Because of these tales, his terrified mother and sister faced bedtime with fear and refused to go to bed without his assistance. To alleviate their fears, Chateaubriand checked their rooms and looked in every corner and nook, even under their beds. He then retired to his own remote room where he listened to the howling wind, the creaks and groans of the old castle, and the voice of his father calling his valet-de-chambre after rising at 4 o’clock in the morning.
Chateaubriand was educated in Dol, Rennes and Dinan. While at Dol he wrote that every Thursday and Sunday, the students took walks in the meadows or to a summit were some Gallic-Roman ruins existed. In May, they were allowed to play outside but ordered not to climb trees. The road was lined with elms and in one of the trees a magpie nest caught the eyes of Chateaubriand and his classmates. They could see the mother sitting on the eggs and a discussion broke out as to who would be daring enough to climb the tree and claim the prize.
Chateaubriand said that he was overcome with a desire to possess the prize and climbed the tree “like a cat.” Near the top, he took off his jacket and continued to climb until he reached the trunk. Unfortunately, the trunk had no branches and about two-thirds of the way up there was a forked branch, from which the nest rested on a far away point. He continued to climb, the magpie took flight at the sight of him, and he then seized the eggs, put them into his shirt, and descended.
As he was sliding down the tree, his foot slipped. He lost his footing and found himself stuck fifty feet in the air. The Prefect soon appeared and attempted to assist Chateaubriand but as Chateaubriand described it, it was useless:
“There was but one means of escaping from my vexatious position, which was that of suspending myself backwards by catching, with my hands, one of the forks of the branch, and the endeavouring to seize with my feet the trunk of the tree below the bifurcation. This maneuver I executed at the peril of my life. In the midst of my distress, I did not cast away my treasure; it would however have been wiser to have thrown it away than many others that I have since flung from me. In descending the trunk I skinned my hands, scratched my legs and breast, and broke the eggs; it was this that betrayed me. … “Come along Sir,” exclaimed [the Prefect] “you must be caned.”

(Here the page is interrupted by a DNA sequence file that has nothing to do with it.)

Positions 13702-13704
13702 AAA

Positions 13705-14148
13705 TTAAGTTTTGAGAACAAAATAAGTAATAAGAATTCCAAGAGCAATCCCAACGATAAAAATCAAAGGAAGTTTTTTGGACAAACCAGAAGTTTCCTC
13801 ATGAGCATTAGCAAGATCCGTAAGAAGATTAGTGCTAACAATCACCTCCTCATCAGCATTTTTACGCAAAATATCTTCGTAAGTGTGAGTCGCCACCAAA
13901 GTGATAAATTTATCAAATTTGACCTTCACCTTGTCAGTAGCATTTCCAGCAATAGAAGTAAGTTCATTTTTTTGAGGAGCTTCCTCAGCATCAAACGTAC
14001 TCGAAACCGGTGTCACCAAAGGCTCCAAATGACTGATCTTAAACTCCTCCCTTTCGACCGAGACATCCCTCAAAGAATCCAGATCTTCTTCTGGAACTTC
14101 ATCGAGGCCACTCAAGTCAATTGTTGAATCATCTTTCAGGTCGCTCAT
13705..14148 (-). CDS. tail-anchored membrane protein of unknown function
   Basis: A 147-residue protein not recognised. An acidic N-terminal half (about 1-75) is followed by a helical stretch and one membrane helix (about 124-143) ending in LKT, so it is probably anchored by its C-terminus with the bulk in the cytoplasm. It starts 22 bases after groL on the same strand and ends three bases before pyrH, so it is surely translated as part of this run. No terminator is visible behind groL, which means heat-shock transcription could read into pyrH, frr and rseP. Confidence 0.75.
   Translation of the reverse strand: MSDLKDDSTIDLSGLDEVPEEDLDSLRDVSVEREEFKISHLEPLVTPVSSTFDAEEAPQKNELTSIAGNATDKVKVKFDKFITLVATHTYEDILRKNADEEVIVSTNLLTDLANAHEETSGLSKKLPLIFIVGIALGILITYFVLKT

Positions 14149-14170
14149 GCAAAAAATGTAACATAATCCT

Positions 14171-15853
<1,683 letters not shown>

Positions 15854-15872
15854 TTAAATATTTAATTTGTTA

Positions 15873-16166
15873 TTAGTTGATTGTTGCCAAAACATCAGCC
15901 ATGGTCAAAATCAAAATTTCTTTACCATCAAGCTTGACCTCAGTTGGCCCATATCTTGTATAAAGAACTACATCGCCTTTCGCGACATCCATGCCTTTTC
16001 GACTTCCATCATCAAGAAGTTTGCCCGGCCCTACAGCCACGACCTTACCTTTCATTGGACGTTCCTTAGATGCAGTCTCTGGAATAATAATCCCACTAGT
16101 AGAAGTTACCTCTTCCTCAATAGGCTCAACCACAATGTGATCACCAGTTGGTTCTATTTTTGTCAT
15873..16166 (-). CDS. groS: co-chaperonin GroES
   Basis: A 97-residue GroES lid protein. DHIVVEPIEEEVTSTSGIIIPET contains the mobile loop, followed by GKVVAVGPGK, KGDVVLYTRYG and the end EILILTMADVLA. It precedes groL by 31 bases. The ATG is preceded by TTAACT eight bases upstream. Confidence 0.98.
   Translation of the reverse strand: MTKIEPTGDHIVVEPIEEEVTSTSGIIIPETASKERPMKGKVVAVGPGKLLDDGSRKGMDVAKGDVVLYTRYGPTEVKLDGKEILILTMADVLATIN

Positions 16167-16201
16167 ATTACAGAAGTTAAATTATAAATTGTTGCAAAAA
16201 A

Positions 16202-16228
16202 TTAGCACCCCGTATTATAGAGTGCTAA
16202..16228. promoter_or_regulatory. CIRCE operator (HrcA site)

Chateaubriand eventually left Dol, which he claimed to have missed and began to study at Rennes. Chateaubriand’s education at Rennes was also religious in nature. He claimed to have made great progress in the study of languages and mathematics, and it was there he also became interesting in poetry and the arts. He noted that he also enjoyed ‘minor things,’ such as billiards, hunting, and chess.
Dinan was the next stop in his education. He went there to finish his Latin studies. While there the students bathed every Thursday and, perhaps, the most exciting thing that happened to him, was he once declared, “I thought about drowning myself.”
After school, Chateaubriand had a difficult time deciding if he wanted to be a priest or a naval officer, but he decided to pursue a military career. He then acquired a commission as a second lieutenant in the French Army based at Navarre, and within two years, he had been promoted to the rank of captain. When the French Revolution broke out, he was at first sympathetic, but as it grew more violent, he decided to leave and supposedly then journeyed to America to study botany, which also started a new phase of his life.
-  François-René vicomte de Chateaubriand, Memoirs from Beyond the Tomb (Penguin Books Limited, 2014, Kindle edition).
-  François-René vicomte de Chateaubriand, Memoirs of Chateaubriand: From His Birth in 1768, Till His Return to France in 1800 (London: Henry Colburn, 1849), 56.
-  ibid., 57.
-  ibid., 128.
-  ibid, 98.
-  ibid. 119.